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Kamikwazi Mini-Budget Forces U-Turn

The Houses of Parliament seen from a nearby bridge as traffic passes by
Author: Samuel Beckingham
Updated: Oct 05, 2022
3 minutes read

The Chancellor, Kwasi Kwarteng, has gone back on the highly unpopular decision to cut the 45% top rate of tax. This comes after over a week of market turmoil and reinforcement behind the decision.

According to some, the u-turn was inevitable, but the damage has already been done. Despite calling it “a little turbulence”, Kwarteng has changed his mind on scrapping the 45% top rate of tax and wishes to move on.

He and Truss both sent out a message saying, “We get it and we have listened”, but journalists and analysts have their doubts. Could we now be seeing a series of u-turns after more public outcry over unfairness in the cost of living and energy crises?

While humiliating, the u-turn has both economic and political consequences. You can see why they both disappeared for a few days after the announcement, but doubling down on their claims when later questioned made matters worse. This caused the pound to fall in value, increased the cost of government borrowing and shocked the market to the point where mortgage products were pulled.

According to a YouGov poll, 72% of Britons didn’t agree with abolishing the top rate of tax when it was announced, while 65% now agree with the u-turn. This made the Kamikwazi mini-budget the least well received financial statement of any Conservative government since they took power in 2010.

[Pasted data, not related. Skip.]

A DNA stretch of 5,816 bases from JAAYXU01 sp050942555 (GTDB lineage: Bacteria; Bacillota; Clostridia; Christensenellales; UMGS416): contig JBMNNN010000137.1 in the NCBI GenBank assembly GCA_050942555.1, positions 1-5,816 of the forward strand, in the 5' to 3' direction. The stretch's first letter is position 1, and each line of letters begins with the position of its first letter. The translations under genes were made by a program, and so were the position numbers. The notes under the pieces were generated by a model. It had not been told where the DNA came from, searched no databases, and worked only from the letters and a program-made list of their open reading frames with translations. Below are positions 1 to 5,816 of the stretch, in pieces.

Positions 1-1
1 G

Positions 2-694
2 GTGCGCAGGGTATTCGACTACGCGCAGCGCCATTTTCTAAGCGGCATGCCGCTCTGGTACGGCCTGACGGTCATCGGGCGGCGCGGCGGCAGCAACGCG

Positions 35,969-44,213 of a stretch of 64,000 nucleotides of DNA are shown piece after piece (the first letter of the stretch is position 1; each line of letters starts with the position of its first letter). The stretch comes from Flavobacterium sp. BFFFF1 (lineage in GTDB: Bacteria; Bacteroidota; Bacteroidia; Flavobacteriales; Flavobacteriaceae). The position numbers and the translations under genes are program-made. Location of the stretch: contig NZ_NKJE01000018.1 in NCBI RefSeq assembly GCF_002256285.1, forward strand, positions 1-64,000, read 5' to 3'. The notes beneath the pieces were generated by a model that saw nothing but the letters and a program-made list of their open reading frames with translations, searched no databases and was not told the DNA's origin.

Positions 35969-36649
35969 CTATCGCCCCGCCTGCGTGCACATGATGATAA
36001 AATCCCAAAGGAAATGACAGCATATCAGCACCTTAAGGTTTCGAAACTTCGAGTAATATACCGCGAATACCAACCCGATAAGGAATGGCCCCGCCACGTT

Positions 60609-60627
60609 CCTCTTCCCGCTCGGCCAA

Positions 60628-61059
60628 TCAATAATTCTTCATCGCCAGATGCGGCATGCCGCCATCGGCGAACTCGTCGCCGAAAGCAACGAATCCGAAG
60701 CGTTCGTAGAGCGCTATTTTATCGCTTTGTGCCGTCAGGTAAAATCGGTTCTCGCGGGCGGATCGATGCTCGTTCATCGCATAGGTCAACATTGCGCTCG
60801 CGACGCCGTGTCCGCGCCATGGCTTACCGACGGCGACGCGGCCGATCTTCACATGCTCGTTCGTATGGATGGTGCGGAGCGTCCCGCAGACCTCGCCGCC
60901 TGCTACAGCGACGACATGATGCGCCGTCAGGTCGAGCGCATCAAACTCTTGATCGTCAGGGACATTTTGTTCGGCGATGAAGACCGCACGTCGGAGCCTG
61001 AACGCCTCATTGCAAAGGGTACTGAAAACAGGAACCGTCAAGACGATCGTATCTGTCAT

The markets were spooked by unfunded tax cuts that might have led to higher inflation and provoked a tougher response from the Bank of England, who already bailed them out with £65 billion worth of bonds.

On top of this, Kwarteng is facing allegations of profit making, having met with previous employers and friends alike, foreseeing the plummet of the pound. His former boss, Chrispin Odey, is a massive Convervative donor and Brexiteer, having made a massive fortune by betting against the value of the pound and the Conservative policies he supported during Brexit. This has raised concerns about misconduct, where the moniker “Kamikwazi” feels apposite.

Unfortunately, these people believe in trickle down economics, which has never worked, because it serves to line their pockets and the money stays at the top level. Higher earners who suddenly earn more tend to hoard their wealth, which creates an issue with distribution. This is one of the reasons why so many people didn’t support cutting the top rate of tax. History has shown us that trickle down economics helps no one but the rich, grows inequality and has no significant effect on jobs or growth.

Failing to share costings of the mini-budget until November was also an unwise move that had a detrimental impact on government support and sent the economic markets into turmoil. It’s a mistake that they won’t admit or apologise for, but had the potential to be avoidable.

The first major u-turn isn’t encouraging, especially as it’s within the first month of office. While Truss admitted that she listens, the series of car crash radio interviews last week prove otherwise, having repeated false claims on household bills being no higher than £2,500 instead of admitting the mini-budget crashed the economy, like she was being asked at the time.

In order to protect her position as Prime Minister, Truss could easily use Kwarteng as a scapegoat should the need call for it. It’s possible we could see another Boris in office, unwilling to step down and relinquish power.